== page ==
The first presentation was on William Byron Forbush’s female-equivalent to his fraternity The Knights of King Arthur, the Order of the Queens of Avalon. Both of these groups were created in the early 20th century to combat ‘the boy problem’ (the Boy Scouts of America was created around the same time for similar reasons). I won’t go into great detail about both groups, since you can read more on the links I provided. Basically, the Queens of Avalon was a reaction to flapperism and the ‘new woman’ of the 1920s, emphasising more the (Victorian) ideal of purity, loyalty, reverence, courtesy, etc. While the audience laughed at the descriptions of each degree in the order — pilgrim, lady, queen — and at the various ceremonies to mark advancement to each level, I was reminded of a much more modern analogue: Acteens. I remember having my own coronation ceremony when I achieved the rank of ‘Queen’ — complete with a white dress, a crown bearer, and a tiara. Unlike the Order of the Queens of Avalon, however, Acteens had five levels and Queen was the lowest: Queen, Queen with Scepter, Queen Regent, Queen Regent in Service, and Service Aide.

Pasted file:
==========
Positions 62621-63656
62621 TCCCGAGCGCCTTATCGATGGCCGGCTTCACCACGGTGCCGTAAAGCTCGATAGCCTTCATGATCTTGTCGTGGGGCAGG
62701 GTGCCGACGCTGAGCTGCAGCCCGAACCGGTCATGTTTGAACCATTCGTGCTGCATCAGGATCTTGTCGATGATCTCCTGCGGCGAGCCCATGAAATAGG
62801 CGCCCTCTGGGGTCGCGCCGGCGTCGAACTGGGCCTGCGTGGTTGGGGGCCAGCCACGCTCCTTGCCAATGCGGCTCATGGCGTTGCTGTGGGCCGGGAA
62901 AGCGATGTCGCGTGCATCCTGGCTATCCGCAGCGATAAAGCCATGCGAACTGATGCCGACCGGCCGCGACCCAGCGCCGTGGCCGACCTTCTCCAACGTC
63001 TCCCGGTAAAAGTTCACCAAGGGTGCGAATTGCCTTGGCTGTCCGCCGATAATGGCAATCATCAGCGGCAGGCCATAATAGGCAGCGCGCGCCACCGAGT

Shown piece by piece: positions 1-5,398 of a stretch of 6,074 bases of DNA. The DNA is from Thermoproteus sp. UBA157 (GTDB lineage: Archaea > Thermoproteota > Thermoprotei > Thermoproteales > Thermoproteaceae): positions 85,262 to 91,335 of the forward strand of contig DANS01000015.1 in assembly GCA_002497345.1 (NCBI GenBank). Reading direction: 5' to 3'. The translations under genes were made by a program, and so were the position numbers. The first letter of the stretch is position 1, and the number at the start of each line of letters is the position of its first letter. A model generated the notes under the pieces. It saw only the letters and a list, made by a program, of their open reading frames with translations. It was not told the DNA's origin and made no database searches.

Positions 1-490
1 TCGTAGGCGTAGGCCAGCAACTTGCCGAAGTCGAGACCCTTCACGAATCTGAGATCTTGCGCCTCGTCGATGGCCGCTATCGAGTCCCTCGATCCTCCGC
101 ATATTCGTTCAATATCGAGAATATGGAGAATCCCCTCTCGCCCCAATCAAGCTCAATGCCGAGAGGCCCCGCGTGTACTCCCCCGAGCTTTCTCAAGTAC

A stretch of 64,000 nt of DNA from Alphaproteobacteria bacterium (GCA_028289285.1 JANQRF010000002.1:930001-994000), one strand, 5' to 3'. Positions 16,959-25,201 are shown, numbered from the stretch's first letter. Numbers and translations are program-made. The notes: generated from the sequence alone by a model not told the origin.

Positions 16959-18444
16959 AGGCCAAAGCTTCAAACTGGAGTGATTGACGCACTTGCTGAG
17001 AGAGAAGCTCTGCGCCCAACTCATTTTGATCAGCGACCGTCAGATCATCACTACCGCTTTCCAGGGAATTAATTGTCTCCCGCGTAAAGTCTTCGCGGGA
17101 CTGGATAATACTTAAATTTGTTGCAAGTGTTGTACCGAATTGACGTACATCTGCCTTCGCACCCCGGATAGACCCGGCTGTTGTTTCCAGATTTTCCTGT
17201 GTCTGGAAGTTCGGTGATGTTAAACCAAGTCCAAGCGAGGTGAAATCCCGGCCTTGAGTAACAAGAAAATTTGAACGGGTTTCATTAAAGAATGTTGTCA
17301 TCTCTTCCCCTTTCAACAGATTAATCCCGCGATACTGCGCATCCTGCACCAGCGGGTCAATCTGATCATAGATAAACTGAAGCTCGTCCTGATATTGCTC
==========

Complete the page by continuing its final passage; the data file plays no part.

But where the Queens of Avalon promoted submissiveness and defined the female according to her relationship to the male, Acteens promotes education about ministry and missions, leadership, and provides opportunities for both leading others and service.

Admittedly, I did find Acteens to be boring most of the time — if only because at my church it was simply a continuation of GA’s (Girls in Action, a kind of Baptist Girl Scouts for missions), and also because I was active in so many other things in high school. However, though the coronation ceremonies are rather silly, and while it is not necessarily in vogue in feminist discourse to encourage service, I do think there is a place in (post)modern society for service — and yes, even purity and courtesy. It just depends on how we are defining these terms.